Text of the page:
The ongoing exhibit of young artist Pio Abad at the Jorge B. Vargas Museum at the University of the Philippines (UP) Diliman might come across as staid, especially for those who saw his splashy silk scarves exhibited at Silverlens last year. Those framed squares of silk told a story of the Marcos regime, using the remnants and trappings of that era.
In “The Collection of Jane Ryan and William Saunders,” Abad doesn’t stray far from the topic, although this time he uses images of items amassed by the Marcoses during their reign.
Jane Ryan and William Saunders were the Hollywood-sounding alter egos that the Marcoses used to open Swiss bank accounts in 1968.
The exhibit opens with a trio of figures depicting the fictional characters “Si Malakas at Si Maganda.” This creation myth tells of the first Filipino couple that emerged fully formed from a split bamboo.
“I had been researching on that narrative, that mythology that the Marcoses perpetuated—where Ferdinand was man of strength and Imelda was woman of beauty—and how they used that kind of fiction to shape their version of the country,” Abad told Inquirer Lifestyle.
He recalled visiting the Malacañang Palace museum as a child, after the Marcoses had fled, and saw Imelda’s shoe collection and a painting of a half-naked Ferdinand emerging from a bamboo thicket.
These memories, plus his own research, resulted in the current exhibit. “I was drawn to the absurdity of the images,” he said.
He described the show, which he worked on for a year and a half, as “different levels of fictions” being put together. “My interest really is using installation and conceptual art to talk about recent Filipino history.”
Silver bowl for vinegar
In the next room is a long, waist-high display. Propped up on either side are two neat rows of postcards of images Abad scanned and reproduced from two 1991 auction catalogs from Christie’s.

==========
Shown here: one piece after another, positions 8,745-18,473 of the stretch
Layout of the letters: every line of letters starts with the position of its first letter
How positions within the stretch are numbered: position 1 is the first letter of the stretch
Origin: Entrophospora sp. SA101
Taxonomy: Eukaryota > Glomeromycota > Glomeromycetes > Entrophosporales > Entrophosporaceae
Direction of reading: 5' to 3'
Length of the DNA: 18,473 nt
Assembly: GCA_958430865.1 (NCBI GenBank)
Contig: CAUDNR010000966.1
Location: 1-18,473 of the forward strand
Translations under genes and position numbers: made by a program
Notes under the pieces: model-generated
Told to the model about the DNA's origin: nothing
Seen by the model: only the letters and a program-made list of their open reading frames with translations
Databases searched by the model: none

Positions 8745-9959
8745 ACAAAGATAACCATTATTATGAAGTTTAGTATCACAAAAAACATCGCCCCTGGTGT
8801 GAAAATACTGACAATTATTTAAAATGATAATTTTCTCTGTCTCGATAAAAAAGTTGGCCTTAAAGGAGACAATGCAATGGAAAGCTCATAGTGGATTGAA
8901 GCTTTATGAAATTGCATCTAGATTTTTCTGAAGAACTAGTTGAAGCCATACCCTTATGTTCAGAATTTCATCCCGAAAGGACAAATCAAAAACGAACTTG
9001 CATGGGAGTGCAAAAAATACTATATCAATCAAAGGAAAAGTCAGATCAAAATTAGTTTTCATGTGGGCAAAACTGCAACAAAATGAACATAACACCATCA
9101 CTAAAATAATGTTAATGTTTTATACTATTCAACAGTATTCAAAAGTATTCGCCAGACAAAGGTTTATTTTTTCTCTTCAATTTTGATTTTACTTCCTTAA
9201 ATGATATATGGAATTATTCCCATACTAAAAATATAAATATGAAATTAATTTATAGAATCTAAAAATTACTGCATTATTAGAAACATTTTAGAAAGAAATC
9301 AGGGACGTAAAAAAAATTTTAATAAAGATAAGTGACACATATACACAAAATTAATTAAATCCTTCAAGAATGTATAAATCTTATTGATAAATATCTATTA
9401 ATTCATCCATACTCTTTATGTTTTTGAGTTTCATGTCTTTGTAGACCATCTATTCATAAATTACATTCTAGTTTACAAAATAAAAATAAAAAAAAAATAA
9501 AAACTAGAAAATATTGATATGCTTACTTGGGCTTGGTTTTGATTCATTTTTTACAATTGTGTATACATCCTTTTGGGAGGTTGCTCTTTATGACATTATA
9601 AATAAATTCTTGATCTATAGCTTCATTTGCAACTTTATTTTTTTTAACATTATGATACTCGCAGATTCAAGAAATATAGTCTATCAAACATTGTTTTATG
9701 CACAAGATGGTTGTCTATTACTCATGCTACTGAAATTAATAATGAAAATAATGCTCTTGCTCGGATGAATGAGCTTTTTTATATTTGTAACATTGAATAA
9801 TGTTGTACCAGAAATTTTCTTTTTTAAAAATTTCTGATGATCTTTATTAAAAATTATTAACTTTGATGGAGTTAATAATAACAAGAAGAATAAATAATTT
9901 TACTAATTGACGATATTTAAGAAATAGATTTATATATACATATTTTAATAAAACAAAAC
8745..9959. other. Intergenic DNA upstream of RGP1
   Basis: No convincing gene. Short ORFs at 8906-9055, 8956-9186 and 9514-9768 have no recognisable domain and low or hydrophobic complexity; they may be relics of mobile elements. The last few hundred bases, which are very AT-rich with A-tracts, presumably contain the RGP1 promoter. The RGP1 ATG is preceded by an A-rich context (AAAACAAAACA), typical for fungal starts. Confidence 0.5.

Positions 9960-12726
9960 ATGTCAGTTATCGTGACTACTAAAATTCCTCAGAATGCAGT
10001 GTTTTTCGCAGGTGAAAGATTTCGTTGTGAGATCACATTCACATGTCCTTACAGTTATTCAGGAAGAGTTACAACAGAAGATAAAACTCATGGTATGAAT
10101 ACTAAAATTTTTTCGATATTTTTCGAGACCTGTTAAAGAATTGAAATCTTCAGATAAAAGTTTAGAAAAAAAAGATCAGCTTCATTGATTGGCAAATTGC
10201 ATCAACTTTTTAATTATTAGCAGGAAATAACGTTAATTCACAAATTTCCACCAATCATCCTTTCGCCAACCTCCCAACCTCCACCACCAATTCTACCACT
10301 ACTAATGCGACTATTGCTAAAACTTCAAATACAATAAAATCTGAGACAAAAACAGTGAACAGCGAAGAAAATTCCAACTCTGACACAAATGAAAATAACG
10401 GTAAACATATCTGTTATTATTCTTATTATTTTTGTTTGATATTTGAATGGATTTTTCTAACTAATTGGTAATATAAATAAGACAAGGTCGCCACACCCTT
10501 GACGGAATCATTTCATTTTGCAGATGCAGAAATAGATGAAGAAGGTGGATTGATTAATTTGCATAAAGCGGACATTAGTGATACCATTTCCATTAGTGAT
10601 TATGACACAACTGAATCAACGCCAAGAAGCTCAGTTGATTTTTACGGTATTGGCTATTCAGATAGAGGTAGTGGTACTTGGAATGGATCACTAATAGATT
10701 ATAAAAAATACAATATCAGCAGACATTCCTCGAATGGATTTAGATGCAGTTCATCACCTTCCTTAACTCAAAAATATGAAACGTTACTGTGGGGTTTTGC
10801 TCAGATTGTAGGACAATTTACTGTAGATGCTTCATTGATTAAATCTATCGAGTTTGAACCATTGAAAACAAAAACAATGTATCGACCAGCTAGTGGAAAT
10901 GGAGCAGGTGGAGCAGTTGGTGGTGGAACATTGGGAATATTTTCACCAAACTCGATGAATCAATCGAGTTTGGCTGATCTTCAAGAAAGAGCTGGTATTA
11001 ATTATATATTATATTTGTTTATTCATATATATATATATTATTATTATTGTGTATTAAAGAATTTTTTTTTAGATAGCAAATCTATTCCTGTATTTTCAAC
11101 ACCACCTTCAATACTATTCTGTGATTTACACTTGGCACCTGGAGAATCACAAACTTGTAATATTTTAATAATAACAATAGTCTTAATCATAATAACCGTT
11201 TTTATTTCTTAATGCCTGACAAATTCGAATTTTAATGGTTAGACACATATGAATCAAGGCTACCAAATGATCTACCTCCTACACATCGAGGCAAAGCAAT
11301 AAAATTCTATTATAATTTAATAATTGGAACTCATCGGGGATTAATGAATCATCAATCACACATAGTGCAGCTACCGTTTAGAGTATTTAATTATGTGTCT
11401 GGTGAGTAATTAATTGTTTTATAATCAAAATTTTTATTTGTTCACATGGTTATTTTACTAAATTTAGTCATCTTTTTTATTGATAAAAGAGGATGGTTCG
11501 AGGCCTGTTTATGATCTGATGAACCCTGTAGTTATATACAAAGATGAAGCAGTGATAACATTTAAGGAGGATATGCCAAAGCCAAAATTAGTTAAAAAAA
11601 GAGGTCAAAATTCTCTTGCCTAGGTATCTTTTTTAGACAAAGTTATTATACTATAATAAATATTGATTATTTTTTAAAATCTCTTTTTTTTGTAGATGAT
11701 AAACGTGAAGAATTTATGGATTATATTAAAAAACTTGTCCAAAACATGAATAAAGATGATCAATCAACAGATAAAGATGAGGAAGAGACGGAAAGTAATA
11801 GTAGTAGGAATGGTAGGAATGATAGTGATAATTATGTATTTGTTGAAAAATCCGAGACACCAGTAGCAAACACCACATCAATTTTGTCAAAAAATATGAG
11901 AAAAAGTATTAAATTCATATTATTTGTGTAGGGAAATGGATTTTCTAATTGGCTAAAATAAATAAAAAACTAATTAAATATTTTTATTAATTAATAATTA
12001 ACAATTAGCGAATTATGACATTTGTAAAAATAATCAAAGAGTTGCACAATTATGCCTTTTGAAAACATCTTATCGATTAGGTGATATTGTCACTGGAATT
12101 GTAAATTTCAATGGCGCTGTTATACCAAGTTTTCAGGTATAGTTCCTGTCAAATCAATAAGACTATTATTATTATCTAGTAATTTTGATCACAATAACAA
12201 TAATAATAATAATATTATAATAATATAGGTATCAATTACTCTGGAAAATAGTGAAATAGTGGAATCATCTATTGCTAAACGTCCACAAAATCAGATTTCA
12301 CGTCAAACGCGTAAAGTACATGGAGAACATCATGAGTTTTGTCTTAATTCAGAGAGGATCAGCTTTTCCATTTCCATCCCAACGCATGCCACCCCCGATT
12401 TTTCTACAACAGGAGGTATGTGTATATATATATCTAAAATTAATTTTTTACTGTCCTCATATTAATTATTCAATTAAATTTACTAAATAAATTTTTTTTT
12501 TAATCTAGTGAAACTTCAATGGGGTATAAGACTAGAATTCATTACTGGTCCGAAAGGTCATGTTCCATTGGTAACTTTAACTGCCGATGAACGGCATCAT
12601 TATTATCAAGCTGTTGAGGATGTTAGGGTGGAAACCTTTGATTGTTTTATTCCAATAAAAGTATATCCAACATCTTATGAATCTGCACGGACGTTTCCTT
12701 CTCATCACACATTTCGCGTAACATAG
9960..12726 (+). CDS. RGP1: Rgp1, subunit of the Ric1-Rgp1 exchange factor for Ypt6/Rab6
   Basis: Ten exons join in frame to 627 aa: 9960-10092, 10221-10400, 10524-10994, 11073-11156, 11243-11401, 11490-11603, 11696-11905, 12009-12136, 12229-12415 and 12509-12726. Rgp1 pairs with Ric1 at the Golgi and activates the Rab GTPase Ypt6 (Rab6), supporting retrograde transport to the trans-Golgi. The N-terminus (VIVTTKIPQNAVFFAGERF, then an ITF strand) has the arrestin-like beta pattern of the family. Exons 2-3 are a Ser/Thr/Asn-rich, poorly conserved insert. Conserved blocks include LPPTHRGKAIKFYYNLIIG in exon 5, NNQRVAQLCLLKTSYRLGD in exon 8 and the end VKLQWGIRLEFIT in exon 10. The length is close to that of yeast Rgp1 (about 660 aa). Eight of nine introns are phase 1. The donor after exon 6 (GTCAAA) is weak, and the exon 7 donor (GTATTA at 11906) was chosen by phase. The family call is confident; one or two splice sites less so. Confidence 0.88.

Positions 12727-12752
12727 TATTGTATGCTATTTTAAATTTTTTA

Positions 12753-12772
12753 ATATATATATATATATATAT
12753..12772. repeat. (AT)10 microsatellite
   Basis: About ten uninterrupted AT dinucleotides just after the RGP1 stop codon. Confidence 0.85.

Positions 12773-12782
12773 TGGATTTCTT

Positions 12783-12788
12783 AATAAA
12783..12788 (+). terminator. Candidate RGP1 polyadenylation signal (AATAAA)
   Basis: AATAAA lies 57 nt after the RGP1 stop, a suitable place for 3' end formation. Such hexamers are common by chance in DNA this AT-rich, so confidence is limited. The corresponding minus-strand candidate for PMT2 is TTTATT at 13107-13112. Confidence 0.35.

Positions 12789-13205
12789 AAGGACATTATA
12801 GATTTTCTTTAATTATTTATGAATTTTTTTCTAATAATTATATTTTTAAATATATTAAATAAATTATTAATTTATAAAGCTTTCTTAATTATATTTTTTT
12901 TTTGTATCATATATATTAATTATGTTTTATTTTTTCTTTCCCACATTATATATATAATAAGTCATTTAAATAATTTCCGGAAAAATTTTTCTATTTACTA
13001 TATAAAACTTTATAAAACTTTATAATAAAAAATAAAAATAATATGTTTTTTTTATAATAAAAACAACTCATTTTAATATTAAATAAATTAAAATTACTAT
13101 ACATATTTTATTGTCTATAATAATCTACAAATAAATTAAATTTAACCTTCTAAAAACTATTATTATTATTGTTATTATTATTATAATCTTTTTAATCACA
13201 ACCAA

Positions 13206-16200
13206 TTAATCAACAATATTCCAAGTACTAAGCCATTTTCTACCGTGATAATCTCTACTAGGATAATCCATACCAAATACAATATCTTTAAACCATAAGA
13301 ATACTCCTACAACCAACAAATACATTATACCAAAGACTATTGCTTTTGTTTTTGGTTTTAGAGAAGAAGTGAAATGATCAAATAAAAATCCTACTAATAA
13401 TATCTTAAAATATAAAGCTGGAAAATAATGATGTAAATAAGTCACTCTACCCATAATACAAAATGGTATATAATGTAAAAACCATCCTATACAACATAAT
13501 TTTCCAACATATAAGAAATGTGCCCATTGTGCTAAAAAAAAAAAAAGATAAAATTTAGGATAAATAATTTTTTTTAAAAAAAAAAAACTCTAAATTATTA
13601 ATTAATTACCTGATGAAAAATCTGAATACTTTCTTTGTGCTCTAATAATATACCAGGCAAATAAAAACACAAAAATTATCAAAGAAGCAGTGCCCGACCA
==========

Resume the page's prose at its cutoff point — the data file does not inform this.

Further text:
The images are of items sequestered from the Marcoses. “At 10 meters long, this may be the largest installation I’ve done so far. The postcards depict the Royal silverware and Italian Renaissance paintings that were discovered in Malacañang and other places after the Marcoses fled,” said Abad.
He added that he wanted a forensic quality to the way the images are presented. Visitors can pick up the postcards, inspect them, and take a few pieces when they leave.
“It’s crazy,” he said, referring to the silverware. “Why would anyone need a silver bowl for vinegar?”
But that’s not all. The list is long and includes multiple silver table services that might never have been used, and museum-worthy paintings by Italian masters.
“The show deals with the cultural legacy of the dictatorship. This idea of presenting history properly is very important. That was the motivation behind putting up this show,” Abad said.
Strangely, and as mentioned earlier, the exhibit seems very somber. It is neither confrontational nor belligerent, although the artist sees it differently.
“I think it’s the most confrontational work I’ve done but it’s still presented in an elegant fashion. I don’t want to make work that’s angry; I just want to tell a story,” Abad said.
The artist, whose parents, Budget Secretary Butch and Dina Abad, as well as his sister, were incarcerated during the Marcos years, grew up in a politically charged household. “There is a need to discuss this period in our history as it hasn’t been fully fleshed out. There are gaps in memory that maybe an artist can fill,” he said.
“The Collection of Jane Ryan and William Saunders” runs till Sept. 30 at the G/F Lobby and West Wing Galleries, Jorge B. Vargas Museum, UP Diliman, QC.